Planning a lackadaisical, tranquil night at home and watching a few TikTok videos over weekend would be so much fun. From there, I am made aware that there has been back and forth blare between an influential CEO and a number of Vietnamese celebrities on social media in the past few weeks. Netizens have been developing video montage of stories that bring many live issues that become a concern regarding code of conduct on social media. This prompted me to write about how Vietnam will react to the code of conduct of artists, with a comparison of the Guidelines for Interactive Marketing Communication & Social Media ("Singapore Guideline").

The Ministry of Culture, Sports, and Tourism has recently initiated the drafting of a Code of Conduct for Artists (Draft COC) in an attempt to preserve and promote Vietnamese traditional values and raise artists’ sense of responsibility and ethical standards. The Draft COC is not legally binding in its nature, but rather establishes a general guideline for artists when behaving in their professional activities, activities on the press, media, social media, and other public activities. The Draft COC consists of three (3) chapters, with the main substance regarding artists’ code of conduct is covered in Chapter 2.

This article discusses a general observation of the Draft COC and draw a comparison with Singapore’s Social Media Guidelines.

1.         Overview of the Draft COC

Chapter 1 introduces the objective and scope of application of the Draft COC. Specifically, the Draft COC applies to artists working in the public sector and those who are members of political – social – professional, social – professional, and other social organizations. Notably, freelance artists, who belong to neither of the above-mentioned groups, are also subject to this Draft COC. The Draft COC, in chapter 2, sets standards of ethical conduct that are encouraged to be adopted by artists.

1.1. Code of conduct towards colleagues, audiences, and the public

The Draft COC incentivizes artists to foster a harmonious and cooperative relationship with colleagues in both professional and personal lives, and to refrain from conducts that trigger conflicts, attacks, alienation, unfair competition, and prejudice other artists’ prestige and interest. Besides, artists are expected to accord audiences and the public proper respect and strive for the creation of the arts, taking into account public opinions. Artists should not take advantage of their popularity for personal gains.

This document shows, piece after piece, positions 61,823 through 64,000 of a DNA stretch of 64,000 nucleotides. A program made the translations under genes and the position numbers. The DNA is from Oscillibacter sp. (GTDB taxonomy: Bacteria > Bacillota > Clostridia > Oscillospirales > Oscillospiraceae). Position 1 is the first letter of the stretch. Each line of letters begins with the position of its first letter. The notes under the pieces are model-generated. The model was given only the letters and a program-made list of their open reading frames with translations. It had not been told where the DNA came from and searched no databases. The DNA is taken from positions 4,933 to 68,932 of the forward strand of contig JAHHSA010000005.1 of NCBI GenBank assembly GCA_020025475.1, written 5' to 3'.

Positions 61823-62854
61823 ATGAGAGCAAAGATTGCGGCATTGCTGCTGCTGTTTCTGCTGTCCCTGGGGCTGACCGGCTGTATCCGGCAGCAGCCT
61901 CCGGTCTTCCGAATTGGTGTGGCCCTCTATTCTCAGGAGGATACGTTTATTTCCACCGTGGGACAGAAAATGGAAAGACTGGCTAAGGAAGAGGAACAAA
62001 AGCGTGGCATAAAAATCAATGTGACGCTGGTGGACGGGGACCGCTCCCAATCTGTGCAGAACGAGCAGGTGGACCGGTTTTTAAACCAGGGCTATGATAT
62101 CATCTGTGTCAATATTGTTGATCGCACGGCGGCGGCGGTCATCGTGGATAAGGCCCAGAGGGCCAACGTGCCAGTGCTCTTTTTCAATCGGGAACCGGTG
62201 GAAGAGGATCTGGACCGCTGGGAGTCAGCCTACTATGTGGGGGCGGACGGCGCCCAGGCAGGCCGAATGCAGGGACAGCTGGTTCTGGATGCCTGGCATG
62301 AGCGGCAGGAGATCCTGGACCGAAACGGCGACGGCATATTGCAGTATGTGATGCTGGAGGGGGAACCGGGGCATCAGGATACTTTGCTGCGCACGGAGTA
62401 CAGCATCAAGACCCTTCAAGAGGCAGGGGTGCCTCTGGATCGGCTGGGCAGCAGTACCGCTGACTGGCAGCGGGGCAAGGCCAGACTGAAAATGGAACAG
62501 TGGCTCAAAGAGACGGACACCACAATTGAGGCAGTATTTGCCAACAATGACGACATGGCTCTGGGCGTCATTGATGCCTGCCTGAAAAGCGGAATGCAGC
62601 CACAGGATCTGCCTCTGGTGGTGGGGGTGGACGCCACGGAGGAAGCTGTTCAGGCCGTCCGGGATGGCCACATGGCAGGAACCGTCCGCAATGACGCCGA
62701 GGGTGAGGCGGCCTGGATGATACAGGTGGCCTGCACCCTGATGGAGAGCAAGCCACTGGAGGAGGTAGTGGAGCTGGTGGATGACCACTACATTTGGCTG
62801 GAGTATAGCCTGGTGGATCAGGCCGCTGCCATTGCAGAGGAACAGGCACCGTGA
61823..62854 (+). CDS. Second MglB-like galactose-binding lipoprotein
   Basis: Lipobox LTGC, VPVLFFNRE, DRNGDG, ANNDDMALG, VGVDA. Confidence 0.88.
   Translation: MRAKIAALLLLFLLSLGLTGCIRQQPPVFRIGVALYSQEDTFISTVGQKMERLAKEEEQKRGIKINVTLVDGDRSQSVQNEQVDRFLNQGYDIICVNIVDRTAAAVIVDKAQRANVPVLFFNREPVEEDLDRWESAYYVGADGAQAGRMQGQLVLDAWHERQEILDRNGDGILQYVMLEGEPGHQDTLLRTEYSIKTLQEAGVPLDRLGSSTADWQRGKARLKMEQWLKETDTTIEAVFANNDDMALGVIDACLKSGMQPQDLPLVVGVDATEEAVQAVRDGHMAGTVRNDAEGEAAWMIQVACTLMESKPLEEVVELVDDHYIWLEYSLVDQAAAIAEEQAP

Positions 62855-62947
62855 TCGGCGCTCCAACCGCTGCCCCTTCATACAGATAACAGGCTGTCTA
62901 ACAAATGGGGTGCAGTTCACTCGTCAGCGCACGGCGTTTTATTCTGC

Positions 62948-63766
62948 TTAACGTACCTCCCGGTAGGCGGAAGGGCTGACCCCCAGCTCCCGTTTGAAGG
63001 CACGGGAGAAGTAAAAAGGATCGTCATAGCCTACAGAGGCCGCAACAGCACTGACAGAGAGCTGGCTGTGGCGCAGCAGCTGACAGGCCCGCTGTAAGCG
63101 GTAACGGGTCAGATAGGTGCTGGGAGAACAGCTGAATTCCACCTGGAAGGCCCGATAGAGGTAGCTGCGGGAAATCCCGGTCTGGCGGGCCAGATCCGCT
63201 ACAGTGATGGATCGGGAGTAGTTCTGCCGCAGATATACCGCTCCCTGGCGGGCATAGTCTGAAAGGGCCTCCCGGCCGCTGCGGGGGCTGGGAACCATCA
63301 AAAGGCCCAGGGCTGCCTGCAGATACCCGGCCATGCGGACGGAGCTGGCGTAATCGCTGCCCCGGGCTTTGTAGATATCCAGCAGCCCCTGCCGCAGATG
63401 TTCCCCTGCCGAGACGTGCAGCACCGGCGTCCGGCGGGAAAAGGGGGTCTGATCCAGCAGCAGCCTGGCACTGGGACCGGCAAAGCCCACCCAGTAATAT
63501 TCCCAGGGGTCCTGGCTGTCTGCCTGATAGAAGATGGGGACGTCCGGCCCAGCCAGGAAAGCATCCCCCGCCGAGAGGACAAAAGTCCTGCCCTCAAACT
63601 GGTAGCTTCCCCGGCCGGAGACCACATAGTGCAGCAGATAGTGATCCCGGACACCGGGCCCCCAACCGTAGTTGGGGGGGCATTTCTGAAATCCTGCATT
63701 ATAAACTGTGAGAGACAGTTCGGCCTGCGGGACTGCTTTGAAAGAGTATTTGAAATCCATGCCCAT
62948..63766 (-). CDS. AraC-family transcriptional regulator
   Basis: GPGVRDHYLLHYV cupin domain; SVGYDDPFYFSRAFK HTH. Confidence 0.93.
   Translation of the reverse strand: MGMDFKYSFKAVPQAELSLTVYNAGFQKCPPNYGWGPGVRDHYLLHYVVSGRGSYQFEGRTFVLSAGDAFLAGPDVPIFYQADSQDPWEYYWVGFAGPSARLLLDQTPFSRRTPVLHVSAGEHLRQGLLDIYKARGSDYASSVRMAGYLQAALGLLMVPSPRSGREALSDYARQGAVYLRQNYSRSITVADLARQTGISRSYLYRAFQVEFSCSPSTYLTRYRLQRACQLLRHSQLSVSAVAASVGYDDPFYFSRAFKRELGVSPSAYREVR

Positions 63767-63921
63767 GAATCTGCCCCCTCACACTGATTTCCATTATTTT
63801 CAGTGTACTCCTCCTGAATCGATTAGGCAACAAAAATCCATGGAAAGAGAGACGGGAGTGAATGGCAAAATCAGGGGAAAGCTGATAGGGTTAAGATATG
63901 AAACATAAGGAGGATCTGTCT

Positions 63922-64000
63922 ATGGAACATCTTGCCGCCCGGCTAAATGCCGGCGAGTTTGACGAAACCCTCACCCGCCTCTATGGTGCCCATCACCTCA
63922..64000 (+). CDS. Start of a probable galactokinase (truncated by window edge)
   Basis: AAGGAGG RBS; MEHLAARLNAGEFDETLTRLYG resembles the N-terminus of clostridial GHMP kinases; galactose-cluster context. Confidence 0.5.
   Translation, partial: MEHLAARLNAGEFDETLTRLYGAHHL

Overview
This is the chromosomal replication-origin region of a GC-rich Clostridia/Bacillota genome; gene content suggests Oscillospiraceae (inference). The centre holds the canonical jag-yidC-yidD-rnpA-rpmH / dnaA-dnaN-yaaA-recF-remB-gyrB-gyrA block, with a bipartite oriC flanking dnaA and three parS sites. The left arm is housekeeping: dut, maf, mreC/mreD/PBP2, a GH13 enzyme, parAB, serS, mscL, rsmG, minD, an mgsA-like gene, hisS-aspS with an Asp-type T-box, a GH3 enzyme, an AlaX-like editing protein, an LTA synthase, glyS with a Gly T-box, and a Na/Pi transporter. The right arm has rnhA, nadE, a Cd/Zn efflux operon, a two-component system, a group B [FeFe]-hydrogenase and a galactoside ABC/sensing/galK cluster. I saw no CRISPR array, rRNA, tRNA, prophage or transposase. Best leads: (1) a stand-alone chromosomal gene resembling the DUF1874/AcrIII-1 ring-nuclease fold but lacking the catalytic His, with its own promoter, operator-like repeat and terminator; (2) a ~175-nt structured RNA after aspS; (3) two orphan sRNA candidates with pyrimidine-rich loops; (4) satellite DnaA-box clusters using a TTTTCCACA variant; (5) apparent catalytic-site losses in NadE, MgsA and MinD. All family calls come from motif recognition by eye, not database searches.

1.2. Code of conduct in professional activities, social activities, activities on the press, media, and social media

Under the Draft COC, artists should incessantly enhance professional qualifications. In light of the continuing controversy surrounding celebrities’ philanthropic activities, the Draft COC motivates artists to be responsible, transparent, and proactive in community service utilizing their prestige. As public figures, artists are also expected to be honest in and accountable for any of their conducts in the public sphere by, for instance, not promoting false, misleading, or offensive information.

2.         Comparison of the Draft COC and the Guidelines for Interactive Marketing Communication & Social Media (Singapore Guideline)

Although the Singapore Guideline and the Draft COC share many similarities, they are different in nature and purpose. More specifically, although both documents do not have a compulsory binding effect, the Singapore Guideline is to be considered as a regulatory guideline. Thus, in serious cases, the breach of the guideline would result in the Advertising Standards Authority of Singapore publishing the investigation outcome of the case, or the Consumers Association of Singapore taking legal actions against such breaches (under the Consumer Protection (Fair Trading) Act). The Draft COC, on the other hand, merely serves as a public moral guideline, a breach of which would only result in reputation harm to the violator at most. 

Secondly, as stated in Article 1 (Scope), the Singapore Guideline applies to "advertising and marketing communication that use social media to promote goods and services or to influence consumer behavior". In contrast, the Draft COC concerns the "behaviors of artists in professional activities, activities on the press, media, social media, and other public activities". Indeed, artists in general often actively engage in advertising and marketing activities on social media. Yet, promotions on such media do not exclusively employ artists, but also other key opinion leaders and other subjects. Likewise, the scope of the Draft COC applies to other artists' professional activities such as public performance, or public statements to be made on the press. The Singapore Guideline and the Draft COC, thus, overlap in the scope but do not share the same purpose.

The overlap between the two documents can be observed with respect to the provision on the interaction between the artists/endorsers/marketers to the public. The Singapore Guideline emphasizes advertisements transparency by setting both technical and substantive requirements for the disclosures of information in marketing communication. Similarly, the Draft COC expects artists to be faithful and refrain from taking advantage of their reputation to acquire personal benefits, as well as not to engage in advertising activities that spread false or misleading information regarding the products' function. The two instruments meet in their ultimate goal in ensuring the consumers' need to be fully informed and ultimately, their right to autonomy.

3.         Remark 

As a legally non-binding instrument with several obscure principles, the Draft COC remains questionable as to its practical efficiency in shaping artists’ behaviors so that their influence is not unreasonably amplified at the cost of public interests.

(Prepared with the assistance of my colleagues: Tan-Dung Truong & Tuan-Nghia Nguyen)